Delhi is a blazing hot, smoke-filled hellscape

A preview of the climate apocalypse.
A preview of the climate apocalypse.
Image: REUTERS/Adnan Abidi
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Delhi is now offering a preview of what the climate apocalypse could look like.

Amid a scorching, once-in-a-century heat wave, a massive landfill in northern parts of the city has been on fire for the past four days. Fire engines have till now failed to put it out as toxic fumes engulf the area surrounding the Bhalswa landfill.

This has worsened Delhi’s air quality, already among the worst in the world. In most parts of the city, it is hovering between “poor” and “very poor.”

Bhalswa isn’t Delhi’s only garbage landfill—and certainly not the only one to have caught fire in recent times.

Why do landfills burn?

The Bhalswa landfill dates back to 1984. It is now spread across more than 50 acres and is over 60 metres high in some spots. This roughly translates to 50 football fields and a 17-storey building.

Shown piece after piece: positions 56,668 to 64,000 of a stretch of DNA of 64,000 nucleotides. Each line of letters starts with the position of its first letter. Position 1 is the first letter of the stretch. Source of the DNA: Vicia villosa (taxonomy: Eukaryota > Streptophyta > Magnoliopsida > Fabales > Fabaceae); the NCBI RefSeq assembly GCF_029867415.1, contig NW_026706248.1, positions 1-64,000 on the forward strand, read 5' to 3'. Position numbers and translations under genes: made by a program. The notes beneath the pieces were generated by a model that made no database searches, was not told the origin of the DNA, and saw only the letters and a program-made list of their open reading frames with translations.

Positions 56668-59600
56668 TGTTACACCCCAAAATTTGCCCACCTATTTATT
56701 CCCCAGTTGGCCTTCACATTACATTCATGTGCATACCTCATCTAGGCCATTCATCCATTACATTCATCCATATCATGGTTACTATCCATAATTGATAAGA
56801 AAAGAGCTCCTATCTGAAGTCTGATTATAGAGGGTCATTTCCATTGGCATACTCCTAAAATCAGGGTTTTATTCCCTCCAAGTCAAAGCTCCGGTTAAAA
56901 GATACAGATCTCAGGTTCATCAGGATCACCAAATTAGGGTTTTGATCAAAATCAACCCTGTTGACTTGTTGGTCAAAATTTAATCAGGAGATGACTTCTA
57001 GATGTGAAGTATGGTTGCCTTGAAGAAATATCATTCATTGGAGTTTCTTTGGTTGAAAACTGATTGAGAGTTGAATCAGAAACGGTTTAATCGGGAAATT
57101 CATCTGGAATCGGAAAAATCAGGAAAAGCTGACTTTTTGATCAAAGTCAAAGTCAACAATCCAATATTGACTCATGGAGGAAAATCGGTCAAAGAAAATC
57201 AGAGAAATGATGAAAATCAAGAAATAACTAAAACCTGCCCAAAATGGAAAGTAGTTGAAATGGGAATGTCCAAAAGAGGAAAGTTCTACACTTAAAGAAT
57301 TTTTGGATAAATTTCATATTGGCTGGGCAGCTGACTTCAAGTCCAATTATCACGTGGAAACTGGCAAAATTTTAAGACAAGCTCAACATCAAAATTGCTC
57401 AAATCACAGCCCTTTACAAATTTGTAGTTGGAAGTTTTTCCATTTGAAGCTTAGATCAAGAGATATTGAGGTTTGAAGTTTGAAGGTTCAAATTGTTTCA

Landfills have been growing in size and number in and around Delhi for the past several decades. This is largely because waste segregation at source is still not a common practice in the state.

Piles of untreated garbage, coupled with rising temperatures, lead to excess emission of methane from such landfills, often resulting in blazes.

This is also the likely cause of the fire at Bhalswa. “Methane gas spontaneously ignites under such weather conditions. It is a natural phenomenon. Such a major fire at Bhalswa has not occurred lately and we will look into the exact cause once the situation is under control,” an unnamed civic official told the Hindustan Times newspaper.

Officially, though, the authorities haven’t yet ascertained if it was indeed methane, the heat, or a case of arson.

In the past two months, the city has witnessed at least three such fires. The Ghazipur landfill, among the city’s largest, caught fire on March 28, and it took the fire brigade three days to put it out.